So Percussion members with cactus will perform at Koerner Hall, Glenn Gould School of Music, Toronto, Friday night, 2 March, 2012.
Credo in US (1942) John CAGE
Needles (2010) SŌ PERCUSSION / MATMOS
Imaginary Landscape #1 (1939) John CAGE
Use (2009) Cenk ERGÜN
“Bottles” from Ghostbuster Cook: The Origin of the Riddler (2011) Dan DEACON
18’12”, a simultaneous performance of Cage works
-Inlets (Improvisation II) (1977) John CAGE
-0’00” (4’33” No.2) (1962)
-Duet for Cymbal (1960)
-45’ for a speaker (1954)
24 x 24 (w/ special guests) (2011) SŌ PERCUSSION
Third Construction (1941) John CAGE
Unfortunately, I won’t be attending. Just about the time they go on, I’ll be in the throes of a Morphine drip as I recover from a hip replacement operation just ten blocks from their venue. I’ve been on Morphine drips before and I can guarantee I’ll not be thinking of So Percussion or the Cactus below left I loaned them for their concert.
Nexus played Cage’s work for cacti in Amsterdam during a festival many years ago. At the end of the piece and before the applause began, someone in the audience cried out, “Bull Shit!”. Our next work was “Third Construction” and as we moved to our places, I replied, “Cactus Shit”. The morning newspaper review headlined Cactus Shit. Everything else was in Dutch, but we were made to understand the review was favorable. ‘Twas well it was, as we had spent an entire afternoon the day before hand picking cacti that would accommodate our strip, adhesive mikes – think Band Aids. The sounds were wonderful.
My wife and I have a small collection of cacti and looking at them everyday, I am reminded of Phil Nimmons, Canada’s iconic band leader, composer, arranger, clarinetist and frequent guest artist with Nexus who gave most of them to us. I also think of Cage and some of the experiences I shared with him over the years. During Prof. Robert O’Driscoll’s Celtic Consciousness Festival, I had the great pleasure of meeting Irish Harp player Grainne Yeats, who married Michael Yeats, a son of Irish poet William Butler Yeats (1865-1939). Together we played nine performances of W. B. Yeats’ play Cuhulain. The performances were rather strange, but Grainne and I hit it off and she proffered fascinating insights into her father-in-law’s work. Grainne was a marvelous harpist who thought we were playing far too much, but our director kept asking for more music. He was sure the play would fail and thought continuous music would save the play and him.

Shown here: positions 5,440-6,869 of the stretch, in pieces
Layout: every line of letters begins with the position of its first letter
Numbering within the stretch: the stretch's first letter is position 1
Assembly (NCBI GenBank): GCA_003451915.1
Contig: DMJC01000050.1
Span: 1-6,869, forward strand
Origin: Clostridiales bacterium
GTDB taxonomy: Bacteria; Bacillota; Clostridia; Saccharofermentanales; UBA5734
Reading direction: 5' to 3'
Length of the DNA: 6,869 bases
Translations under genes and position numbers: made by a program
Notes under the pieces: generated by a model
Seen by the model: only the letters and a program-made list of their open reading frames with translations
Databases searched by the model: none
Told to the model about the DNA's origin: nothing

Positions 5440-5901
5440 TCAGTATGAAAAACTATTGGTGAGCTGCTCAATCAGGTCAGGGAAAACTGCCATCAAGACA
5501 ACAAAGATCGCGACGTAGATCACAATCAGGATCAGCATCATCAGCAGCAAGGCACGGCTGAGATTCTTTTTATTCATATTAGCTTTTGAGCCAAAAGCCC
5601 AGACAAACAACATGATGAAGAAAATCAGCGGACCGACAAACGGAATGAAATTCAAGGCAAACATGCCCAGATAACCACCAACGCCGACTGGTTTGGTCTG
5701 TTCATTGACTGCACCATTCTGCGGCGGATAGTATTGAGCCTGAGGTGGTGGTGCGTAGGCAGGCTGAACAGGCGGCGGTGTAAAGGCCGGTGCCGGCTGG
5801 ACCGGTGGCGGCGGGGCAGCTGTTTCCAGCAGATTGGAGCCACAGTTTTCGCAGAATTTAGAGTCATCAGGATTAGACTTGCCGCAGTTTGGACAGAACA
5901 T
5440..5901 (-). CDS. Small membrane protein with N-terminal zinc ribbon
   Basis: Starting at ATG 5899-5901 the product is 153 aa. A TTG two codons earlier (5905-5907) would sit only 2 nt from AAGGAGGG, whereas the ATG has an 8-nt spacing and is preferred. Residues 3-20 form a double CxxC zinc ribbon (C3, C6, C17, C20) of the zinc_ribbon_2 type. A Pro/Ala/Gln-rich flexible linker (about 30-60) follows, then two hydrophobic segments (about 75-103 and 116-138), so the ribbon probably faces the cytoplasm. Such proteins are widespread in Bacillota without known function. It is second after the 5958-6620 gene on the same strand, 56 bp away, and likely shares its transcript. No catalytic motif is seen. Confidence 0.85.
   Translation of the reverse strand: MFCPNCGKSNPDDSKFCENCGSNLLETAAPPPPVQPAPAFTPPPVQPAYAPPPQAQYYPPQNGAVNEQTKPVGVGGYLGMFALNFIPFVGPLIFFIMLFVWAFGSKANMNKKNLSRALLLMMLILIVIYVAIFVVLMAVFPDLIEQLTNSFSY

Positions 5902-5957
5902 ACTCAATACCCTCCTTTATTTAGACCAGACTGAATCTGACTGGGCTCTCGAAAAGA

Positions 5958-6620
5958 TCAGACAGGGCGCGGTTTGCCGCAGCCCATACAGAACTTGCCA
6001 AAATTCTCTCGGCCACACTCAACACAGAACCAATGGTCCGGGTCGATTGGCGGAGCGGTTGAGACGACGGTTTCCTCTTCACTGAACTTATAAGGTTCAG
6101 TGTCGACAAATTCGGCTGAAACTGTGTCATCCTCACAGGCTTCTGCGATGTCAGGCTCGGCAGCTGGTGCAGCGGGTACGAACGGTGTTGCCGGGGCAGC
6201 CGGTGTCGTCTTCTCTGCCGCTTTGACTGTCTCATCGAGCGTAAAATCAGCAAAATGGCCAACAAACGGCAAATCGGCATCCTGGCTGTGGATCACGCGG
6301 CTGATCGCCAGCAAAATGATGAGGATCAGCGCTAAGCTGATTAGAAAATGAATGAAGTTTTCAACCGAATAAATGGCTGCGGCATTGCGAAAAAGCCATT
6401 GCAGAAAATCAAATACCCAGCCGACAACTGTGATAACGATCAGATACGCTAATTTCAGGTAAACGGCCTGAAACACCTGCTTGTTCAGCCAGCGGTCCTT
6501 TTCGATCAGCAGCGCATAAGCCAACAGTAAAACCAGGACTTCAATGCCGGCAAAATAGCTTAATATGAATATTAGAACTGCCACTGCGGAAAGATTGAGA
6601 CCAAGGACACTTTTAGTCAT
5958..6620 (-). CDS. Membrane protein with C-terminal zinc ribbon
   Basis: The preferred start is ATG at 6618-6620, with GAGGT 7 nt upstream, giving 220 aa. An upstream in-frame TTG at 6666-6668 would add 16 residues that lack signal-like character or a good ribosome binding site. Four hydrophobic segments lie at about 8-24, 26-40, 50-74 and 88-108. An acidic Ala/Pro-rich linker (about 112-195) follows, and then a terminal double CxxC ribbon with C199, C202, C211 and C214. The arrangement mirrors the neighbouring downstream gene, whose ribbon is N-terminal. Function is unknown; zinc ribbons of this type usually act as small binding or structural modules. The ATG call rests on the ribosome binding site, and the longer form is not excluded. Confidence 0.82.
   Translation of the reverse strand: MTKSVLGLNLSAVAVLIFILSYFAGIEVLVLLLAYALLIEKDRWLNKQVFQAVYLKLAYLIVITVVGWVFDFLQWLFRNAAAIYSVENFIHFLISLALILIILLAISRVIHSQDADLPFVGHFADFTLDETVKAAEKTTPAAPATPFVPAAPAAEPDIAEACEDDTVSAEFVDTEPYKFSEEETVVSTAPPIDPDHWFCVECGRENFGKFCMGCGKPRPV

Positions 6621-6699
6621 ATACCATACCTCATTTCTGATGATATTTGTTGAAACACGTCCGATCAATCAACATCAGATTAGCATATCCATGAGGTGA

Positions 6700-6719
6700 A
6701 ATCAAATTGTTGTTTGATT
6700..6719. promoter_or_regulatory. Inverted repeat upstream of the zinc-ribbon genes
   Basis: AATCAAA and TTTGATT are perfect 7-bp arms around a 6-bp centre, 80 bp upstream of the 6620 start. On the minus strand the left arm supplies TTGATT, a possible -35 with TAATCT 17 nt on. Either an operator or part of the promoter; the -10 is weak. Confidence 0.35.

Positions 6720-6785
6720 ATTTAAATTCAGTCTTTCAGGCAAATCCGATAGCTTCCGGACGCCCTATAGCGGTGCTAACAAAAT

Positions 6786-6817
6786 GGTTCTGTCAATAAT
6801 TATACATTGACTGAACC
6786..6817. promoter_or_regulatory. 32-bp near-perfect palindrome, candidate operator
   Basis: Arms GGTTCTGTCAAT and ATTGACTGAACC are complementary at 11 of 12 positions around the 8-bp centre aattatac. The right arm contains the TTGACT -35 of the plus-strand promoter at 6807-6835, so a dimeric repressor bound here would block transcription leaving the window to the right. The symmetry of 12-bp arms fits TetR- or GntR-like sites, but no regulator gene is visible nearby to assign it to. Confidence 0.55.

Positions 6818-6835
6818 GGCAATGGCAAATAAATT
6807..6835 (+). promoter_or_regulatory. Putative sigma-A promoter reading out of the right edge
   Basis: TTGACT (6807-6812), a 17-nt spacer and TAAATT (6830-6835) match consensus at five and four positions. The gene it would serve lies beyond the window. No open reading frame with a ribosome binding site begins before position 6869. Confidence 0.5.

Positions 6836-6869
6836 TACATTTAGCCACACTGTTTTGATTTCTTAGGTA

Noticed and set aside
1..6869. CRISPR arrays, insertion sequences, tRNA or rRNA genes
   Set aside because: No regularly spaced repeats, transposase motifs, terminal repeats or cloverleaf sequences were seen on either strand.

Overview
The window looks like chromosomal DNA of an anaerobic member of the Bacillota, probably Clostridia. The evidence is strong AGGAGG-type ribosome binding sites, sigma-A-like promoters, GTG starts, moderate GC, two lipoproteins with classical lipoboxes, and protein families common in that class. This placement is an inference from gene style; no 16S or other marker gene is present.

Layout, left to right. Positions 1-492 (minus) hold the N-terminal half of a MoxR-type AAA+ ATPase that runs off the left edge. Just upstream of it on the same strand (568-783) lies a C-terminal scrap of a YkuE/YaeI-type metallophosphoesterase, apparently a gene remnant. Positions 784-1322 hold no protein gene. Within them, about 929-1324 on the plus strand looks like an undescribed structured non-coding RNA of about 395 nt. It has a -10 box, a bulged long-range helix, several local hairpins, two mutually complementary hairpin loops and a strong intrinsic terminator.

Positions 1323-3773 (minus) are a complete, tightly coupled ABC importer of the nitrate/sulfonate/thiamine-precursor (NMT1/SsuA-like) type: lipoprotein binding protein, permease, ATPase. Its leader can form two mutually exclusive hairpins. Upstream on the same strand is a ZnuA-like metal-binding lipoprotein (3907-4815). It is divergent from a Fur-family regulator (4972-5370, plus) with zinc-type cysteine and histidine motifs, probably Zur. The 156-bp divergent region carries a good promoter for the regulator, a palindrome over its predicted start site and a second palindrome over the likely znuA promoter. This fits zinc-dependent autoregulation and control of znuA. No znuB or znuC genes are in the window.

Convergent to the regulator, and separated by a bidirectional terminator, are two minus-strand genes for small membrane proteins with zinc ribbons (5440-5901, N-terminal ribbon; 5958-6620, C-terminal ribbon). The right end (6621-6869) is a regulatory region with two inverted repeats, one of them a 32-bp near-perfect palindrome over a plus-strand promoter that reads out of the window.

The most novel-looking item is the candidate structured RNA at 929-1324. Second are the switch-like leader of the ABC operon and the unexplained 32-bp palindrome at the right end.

During the Celtic Festival, John Cage arrived with a band of Irish musicians for performances of his delightful ROARATORIO and Irish Circus. The drummers were Paeder Mercier and his son Mel. Paeder came to a Nexus rehearsal with Cage as we were learning a work written for us by Bruce Mather, Clos du Vougeot. Mather’s music requires exquisite and continuous balance among parts and after we had finished Paeder said, “It’s like being a bridesmaid”. I loved this insightful comment and we became friends. He sold me an extra Bodhrán and gave me some preliminary lessons.
This was heady stuff for me because at the time Paeder was the Bodhrán player for the very popular Irish band The Chieftains. And what a Bodhrán player he was – loose as a Goose and always in the pocket! He made those Irish tunes roll. There was a tune on one of the Chieftains recordings whose beat I couldn’t figure out so I wrote Paeder an inquiry. He wrote back saying, “That’s my secret beat. I’ll show it to you when you come to Ireland.” Nexus did go to Liverpool and Paeder crossed the Irish Sea from Dublin to meet me. When he registered at the hotel there was a message waiting for him saying his brother had just died. Paeder went back to Ireland and I never learned his secret beat. Sadly, a few years later Paeder was himself dead.